Why did Bank One require my Driver's License to sell me a money order?

Before starting a nasty pit thread about this, I figured I would get a GQ answer. Today, I went to a Bank One branch and purchased a money order for $250. I do not have an account there, but I have purchased money orders there for various amounts as they are close to my work. I have NEVER been asked for ID for a small money order purchase such as this. I handed them cash for payment.

Ohio DL’s have the social security number printed on them. I asked the teller if they were entering my Social into their database. He said, “No, only the DL number.” I told him I object and that I strongly resent this policy. However, I needed that money order.

Is this a standard policy? Their can’t possibly be any “Homeland Security” issues will a purchase of a $250 money order.

I’m pretty sure banks are under certain restrictions due to the (FDIC) that requires them to be able to make an identification for EVERY transaction. No, acceptions.

Where as a place like 7-11 doesn’t have to abide by these guide lines.

What really surprises me is that a bank you don’t even belong to sold you a money order in the first place. I’ve tried this (with other banks) and they pretty much told me to get lost. (technically, they told me if I didn’t have an account there I couldn’t buy a money order.)

Funny…last time I tried to buy a money order at a bank, the teller told me that I could get one cheaper and with less hassle if I went to the liquor store next door. So I did. Saved myself $4.00 and didn’t have to show anything.

SHAKES has it, methinks. Bank policies can be Byzantine at times.

CTR= Currency Transaction Report.


I worked at a bank for a while (too long) and I know that the FDIC does not require ID to purchase a money order for that small of an amount. This leads me to draw one of two conclusions:

  1. This is yet another one of Bank One’s policies that is sure to drive every one of their customers away at some point in the near future, or,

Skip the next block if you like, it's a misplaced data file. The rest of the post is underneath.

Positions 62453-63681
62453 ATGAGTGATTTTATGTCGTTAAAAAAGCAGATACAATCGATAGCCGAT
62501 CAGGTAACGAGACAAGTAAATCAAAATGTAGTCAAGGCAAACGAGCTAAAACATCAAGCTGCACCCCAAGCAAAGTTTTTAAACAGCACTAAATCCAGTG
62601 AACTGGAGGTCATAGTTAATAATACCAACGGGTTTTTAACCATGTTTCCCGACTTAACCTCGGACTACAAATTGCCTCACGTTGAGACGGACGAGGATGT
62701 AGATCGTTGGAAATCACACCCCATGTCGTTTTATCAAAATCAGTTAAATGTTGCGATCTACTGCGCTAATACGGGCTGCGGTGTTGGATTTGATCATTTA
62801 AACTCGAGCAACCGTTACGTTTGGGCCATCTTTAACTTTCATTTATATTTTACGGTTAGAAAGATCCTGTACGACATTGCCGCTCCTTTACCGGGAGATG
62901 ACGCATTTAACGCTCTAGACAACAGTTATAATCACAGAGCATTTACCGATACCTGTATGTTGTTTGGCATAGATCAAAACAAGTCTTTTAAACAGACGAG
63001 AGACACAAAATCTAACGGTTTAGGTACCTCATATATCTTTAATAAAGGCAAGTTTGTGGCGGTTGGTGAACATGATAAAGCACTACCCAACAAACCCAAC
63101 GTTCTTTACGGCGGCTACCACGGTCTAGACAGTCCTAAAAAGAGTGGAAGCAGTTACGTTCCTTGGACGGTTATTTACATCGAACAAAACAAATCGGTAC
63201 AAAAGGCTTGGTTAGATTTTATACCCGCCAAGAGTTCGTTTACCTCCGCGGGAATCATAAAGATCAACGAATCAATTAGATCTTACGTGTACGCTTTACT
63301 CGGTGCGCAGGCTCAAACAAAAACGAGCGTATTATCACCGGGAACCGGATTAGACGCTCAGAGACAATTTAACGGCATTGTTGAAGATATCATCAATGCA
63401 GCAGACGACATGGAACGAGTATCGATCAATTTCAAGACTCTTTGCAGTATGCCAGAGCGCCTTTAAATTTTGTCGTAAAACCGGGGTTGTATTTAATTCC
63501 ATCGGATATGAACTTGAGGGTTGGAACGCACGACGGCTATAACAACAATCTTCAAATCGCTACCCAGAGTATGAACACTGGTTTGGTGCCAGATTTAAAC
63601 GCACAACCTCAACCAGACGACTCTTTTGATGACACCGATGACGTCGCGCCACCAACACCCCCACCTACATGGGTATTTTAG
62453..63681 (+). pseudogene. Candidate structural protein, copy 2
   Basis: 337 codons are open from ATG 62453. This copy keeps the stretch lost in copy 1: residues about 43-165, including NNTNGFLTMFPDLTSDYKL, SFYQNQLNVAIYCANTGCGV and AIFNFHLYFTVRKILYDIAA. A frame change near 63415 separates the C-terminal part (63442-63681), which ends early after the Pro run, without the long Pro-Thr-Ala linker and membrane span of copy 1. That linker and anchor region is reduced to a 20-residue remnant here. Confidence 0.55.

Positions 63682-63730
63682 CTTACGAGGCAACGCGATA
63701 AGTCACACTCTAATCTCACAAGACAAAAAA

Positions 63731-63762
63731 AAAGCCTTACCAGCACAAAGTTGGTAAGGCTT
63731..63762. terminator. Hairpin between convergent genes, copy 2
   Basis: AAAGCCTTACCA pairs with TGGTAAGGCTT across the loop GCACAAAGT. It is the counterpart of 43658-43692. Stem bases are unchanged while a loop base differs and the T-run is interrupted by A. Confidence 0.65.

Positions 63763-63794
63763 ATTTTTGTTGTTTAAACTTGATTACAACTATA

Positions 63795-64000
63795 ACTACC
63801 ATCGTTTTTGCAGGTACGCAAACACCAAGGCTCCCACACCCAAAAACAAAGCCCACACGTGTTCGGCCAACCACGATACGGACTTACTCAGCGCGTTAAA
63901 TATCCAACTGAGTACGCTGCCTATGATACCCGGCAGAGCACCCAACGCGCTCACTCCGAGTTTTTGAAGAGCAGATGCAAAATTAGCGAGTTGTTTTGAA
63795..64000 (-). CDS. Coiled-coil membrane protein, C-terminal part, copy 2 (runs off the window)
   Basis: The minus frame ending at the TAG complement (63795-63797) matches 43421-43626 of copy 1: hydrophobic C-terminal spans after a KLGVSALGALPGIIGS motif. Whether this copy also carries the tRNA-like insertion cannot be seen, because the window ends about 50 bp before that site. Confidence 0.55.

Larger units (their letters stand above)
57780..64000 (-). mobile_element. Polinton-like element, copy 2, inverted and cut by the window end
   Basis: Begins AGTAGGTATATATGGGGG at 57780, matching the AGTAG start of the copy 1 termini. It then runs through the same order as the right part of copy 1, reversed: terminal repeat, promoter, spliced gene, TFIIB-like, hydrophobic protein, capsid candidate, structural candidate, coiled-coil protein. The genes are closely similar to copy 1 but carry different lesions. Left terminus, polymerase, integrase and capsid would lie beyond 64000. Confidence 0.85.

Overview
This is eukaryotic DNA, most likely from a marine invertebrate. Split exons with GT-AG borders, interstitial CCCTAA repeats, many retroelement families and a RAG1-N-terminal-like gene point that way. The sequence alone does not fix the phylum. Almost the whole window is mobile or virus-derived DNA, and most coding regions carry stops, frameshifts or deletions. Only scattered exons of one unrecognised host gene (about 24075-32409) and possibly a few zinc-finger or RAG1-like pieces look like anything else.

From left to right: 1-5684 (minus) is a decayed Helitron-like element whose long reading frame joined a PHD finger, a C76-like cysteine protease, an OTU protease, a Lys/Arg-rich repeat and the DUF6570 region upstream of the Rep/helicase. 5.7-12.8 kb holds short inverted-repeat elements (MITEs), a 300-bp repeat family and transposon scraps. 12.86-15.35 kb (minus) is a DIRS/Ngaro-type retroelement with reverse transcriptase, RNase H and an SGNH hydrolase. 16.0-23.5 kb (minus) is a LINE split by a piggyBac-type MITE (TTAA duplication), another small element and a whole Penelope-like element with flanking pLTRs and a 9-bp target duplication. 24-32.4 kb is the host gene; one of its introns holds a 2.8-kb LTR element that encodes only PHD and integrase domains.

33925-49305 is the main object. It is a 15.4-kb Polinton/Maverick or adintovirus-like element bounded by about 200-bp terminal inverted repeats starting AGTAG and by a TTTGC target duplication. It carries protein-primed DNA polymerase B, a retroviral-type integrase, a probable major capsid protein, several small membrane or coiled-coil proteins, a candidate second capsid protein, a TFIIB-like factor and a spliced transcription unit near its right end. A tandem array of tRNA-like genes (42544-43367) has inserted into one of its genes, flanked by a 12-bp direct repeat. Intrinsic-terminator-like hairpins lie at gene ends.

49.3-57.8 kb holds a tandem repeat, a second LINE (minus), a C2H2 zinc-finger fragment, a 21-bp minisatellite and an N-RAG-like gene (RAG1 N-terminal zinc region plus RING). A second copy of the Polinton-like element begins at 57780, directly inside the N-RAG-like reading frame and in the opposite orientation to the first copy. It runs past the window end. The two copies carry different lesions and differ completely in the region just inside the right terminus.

2. The bank teller had some reason to be suspicious about your transaction, and requested your information so as to report you to the proper authorities (no joke).

Of course, reason number one is the more likely candidate. But possible reasons for suspicion include large cash transactions, or purchasing multiple monetary instruments (possibly over the course of several days) individually under the CTR limit, but whose total exceed the CTR limit. Since you said yourself you do not have an account there, this is unlikely in your case.

Not much to add, but just sharing.
When I buy things on eBay, I use money orders, because I don’t have PayPal.
I always buy my money orders at the post office, and they’ve never, ever asked for ID. I’ve never bought one over $50 or so, but still. I’d be a bit put off if they asked for my DL, too.

It’s not like you’re getting a cashier’s check or certified check. It does seem a little odd.

I recently purchased a money order for $300 at a US post office, and was not asked for ID. US postal money orders cost 90 cents, and can be cashed at any US post office. I highly recommend this, if there’s a convenient post office near you.

When renewing your Ohio driver’s license, you may request that your SSN be left out. My Ohio license doesn’t have an SSN on it.